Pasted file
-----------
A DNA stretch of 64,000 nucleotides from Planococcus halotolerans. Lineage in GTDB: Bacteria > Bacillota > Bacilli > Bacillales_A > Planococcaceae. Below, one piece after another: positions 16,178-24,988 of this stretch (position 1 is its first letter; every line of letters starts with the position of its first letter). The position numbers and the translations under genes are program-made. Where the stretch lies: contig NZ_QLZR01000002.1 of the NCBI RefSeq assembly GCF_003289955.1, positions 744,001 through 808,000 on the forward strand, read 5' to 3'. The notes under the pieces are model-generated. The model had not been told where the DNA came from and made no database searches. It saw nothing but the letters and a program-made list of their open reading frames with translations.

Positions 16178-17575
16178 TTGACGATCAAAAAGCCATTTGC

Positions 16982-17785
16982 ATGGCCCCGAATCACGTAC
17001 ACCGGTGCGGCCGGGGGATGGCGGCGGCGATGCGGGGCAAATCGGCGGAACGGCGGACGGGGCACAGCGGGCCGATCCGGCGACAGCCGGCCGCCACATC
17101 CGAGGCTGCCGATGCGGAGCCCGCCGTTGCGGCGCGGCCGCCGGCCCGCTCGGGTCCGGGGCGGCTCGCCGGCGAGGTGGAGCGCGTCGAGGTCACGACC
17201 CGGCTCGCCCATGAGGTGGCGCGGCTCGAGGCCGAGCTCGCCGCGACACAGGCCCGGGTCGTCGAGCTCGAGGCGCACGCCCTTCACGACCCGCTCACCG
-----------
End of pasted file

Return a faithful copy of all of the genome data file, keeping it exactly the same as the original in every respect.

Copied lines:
A DNA stretch of 64,000 nucleotides from Planococcus halotolerans. Lineage in GTDB: Bacteria > Bacillota > Bacilli > Bacillales_A > Planococcaceae. Below, one piece after another: positions 16,178-24,988 of this stretch (position 1 is its first letter; every line of letters starts with the position of its first letter). The position numbers and the translations under genes are program-made. Where the stretch lies: contig NZ_QLZR01000002.1 of the NCBI RefSeq assembly GCF_003289955.1, positions 744,001 through 808,000 on the forward strand, read 5' to 3'. The notes under the pieces are model-generated. The model had not been told where the DNA came from and made no database searches. It saw nothing but the letters and a program-made list of their open reading frames with translations.

Positions 16178-17575
16178 TTGACGATCAAAAAGCCATTTGC

Positions 16982-17785
16982 ATGGCCCCGAATCACGTAC
17001 ACCGGTGCGGCCGGGGGATGGCGGCGGCGATGCGGGGCAAATCGGCGGAACGGCGGACGGGGCACAGCGGGCCGATCCGGCGACAGCCGGCCGCCACATC
17101 CGAGGCTGCCGATGCGGAGCCCGCCGTTGCGGCGCGGCCGCCGGCCCGCTCGGGTCCGGGGCGGCTCGCCGGCGAGGTGGAGCGCGTCGAGGTCACGACC
17201 CGGCTCGCCCATGAGGTGGCGCGGCTCGAGGCCGAGCTCGCCGCGACACAGGCCCGGGTCGTCGAGCTCGAGGCGCACGCCCTTCACGACCCGCTCACCG